Discover Vintage America - APRIL 2020
Ironstone dish set traced to prominent 19th century importer
Q: I have these china dishes that were left to my husband and myself by my father-in-law who just passed at 98. They belonged to his grandmother or great-grand- mother. They area t least 125 to 150 years old. I cannot figure out who made them. There is a shield with a lion and the word Karlsbad, I can also make out Bavaria and the letters BDB. Can you help?
What you have is ironstone, often called white granite ware, and not porcelain or china. Ironstone was intended for everyday use due to it being sturdier and more durable than porcelain or china.
The mark or back stamp on your pieces are that of Bawo & Dotter, which began oper-ating in New York as an import company in 1860. They imported fine china and trinkets from all over Europe with a heavy focus on the Limoges region of France.
Around 1870, they opened a decorating house in Limoges and purchased only the finest porcelains from Europe to decorate and ship back to New York to sell to the public. By this time, they had opened several retail stores in America. They also expanded their European interests by purchasing other porcelain factories and decorating houses. They were in Bavaria (Germany), Austria, Limoges (France), Czechoslovakia, and their original firm in Bohemia.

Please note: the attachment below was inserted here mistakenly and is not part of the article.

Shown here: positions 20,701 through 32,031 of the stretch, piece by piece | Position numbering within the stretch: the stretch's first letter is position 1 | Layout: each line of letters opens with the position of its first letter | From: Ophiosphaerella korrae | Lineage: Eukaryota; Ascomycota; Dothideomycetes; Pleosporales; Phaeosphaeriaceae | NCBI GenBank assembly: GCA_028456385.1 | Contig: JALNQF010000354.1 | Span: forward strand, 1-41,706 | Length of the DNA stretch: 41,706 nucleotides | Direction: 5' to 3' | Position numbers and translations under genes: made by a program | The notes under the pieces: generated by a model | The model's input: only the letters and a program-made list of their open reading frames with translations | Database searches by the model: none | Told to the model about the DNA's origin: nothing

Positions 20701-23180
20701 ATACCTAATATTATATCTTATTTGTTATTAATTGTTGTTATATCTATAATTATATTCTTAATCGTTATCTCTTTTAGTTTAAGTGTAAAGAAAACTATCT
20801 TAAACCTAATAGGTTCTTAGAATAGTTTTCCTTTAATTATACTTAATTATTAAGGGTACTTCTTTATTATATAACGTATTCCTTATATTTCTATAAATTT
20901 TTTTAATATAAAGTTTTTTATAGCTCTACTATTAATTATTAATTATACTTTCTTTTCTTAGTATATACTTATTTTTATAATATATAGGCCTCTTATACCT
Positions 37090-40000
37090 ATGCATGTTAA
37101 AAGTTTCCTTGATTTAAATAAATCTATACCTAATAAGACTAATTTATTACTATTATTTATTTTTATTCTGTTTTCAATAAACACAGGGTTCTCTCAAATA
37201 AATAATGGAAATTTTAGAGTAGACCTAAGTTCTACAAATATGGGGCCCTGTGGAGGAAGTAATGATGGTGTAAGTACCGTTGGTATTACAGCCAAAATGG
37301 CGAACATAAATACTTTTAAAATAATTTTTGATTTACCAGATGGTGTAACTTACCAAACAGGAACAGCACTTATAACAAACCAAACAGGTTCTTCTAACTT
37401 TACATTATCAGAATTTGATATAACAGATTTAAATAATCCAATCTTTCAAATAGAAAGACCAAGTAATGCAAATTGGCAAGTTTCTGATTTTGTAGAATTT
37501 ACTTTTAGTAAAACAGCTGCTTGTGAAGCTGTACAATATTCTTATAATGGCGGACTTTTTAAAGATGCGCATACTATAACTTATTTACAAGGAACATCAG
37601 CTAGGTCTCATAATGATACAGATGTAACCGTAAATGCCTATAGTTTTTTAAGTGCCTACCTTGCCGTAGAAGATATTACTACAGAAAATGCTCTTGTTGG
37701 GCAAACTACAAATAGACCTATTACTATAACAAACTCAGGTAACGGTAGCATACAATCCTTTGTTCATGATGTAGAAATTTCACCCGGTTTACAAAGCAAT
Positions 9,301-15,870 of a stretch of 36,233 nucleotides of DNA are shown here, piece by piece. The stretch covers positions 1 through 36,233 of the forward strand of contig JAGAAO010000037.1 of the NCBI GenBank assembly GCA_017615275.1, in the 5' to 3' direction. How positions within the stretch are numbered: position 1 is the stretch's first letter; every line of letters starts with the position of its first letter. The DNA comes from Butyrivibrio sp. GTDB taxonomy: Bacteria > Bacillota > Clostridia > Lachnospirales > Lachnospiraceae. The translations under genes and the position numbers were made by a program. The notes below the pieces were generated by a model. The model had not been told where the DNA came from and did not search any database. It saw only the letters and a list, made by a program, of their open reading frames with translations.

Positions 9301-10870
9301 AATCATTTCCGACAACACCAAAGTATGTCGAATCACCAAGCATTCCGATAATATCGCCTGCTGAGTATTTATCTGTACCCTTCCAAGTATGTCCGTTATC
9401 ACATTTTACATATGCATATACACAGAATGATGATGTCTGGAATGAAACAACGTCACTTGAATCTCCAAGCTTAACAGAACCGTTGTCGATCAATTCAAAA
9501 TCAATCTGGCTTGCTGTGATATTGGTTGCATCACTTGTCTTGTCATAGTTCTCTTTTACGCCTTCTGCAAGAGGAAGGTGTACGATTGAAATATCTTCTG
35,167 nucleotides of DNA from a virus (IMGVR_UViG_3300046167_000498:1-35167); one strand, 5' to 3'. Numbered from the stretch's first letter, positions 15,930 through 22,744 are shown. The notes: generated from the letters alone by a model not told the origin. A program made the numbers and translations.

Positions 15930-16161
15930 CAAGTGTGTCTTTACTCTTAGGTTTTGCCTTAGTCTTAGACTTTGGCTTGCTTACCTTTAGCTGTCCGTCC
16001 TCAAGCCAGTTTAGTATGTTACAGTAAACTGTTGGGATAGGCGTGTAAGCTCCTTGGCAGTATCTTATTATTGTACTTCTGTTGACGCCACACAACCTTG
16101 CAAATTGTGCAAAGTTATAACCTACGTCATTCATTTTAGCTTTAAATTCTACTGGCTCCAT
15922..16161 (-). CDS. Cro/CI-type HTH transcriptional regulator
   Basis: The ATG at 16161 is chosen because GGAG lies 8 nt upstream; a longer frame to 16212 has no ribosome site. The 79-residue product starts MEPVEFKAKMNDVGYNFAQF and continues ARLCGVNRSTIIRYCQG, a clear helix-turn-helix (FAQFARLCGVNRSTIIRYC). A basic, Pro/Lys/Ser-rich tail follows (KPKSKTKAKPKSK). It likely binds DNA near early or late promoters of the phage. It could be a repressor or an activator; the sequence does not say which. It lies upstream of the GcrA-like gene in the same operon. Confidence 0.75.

The city of Carlsbad is spelled “Karlsbad” in German. It was the center of the Bohemian porcelain industry before World War I. Bavaria indicates the factory where the pieces were made and decorated.
After all these years in the industry I have yet to uncover why Bawo & Dotter uses BDB in their marks. I know that Bawo & Dotter had a partner
for a number of years and assume that the extra “B” designates the partner, but I have not been able to find out the name of the partner.
Bawo & Dotter have several marks; including
Elite and Limoges. They also used the double line shield surrounding a lion, and the picture of St. Martial from the seal of the City of Limoges. So, when identifying a Bawo & Dotter piece you need to look at all aspects of the mark to help you determine where it was made and who decorated it.
As for value, the creamer and sugar would sell for $75, the coffee pot $125 and the platter around $60 - $75. These prices are for pieces in excellent condition with no chips or cracks.
Michelle Staley is a Lenexa, KS-based dealer and researcher with 35 years of experience in the antique trade. Send questions with photos to Michelle to email@example.com. Please keep queries to one question; questions without photos of the item may not be answered. Michelle is also available for consulting and extensive research work beyond this column. If you would like an appraisal on an antique or collectible please go to www.michellesantiqueappraisals.com for a one-on-one appraisal.
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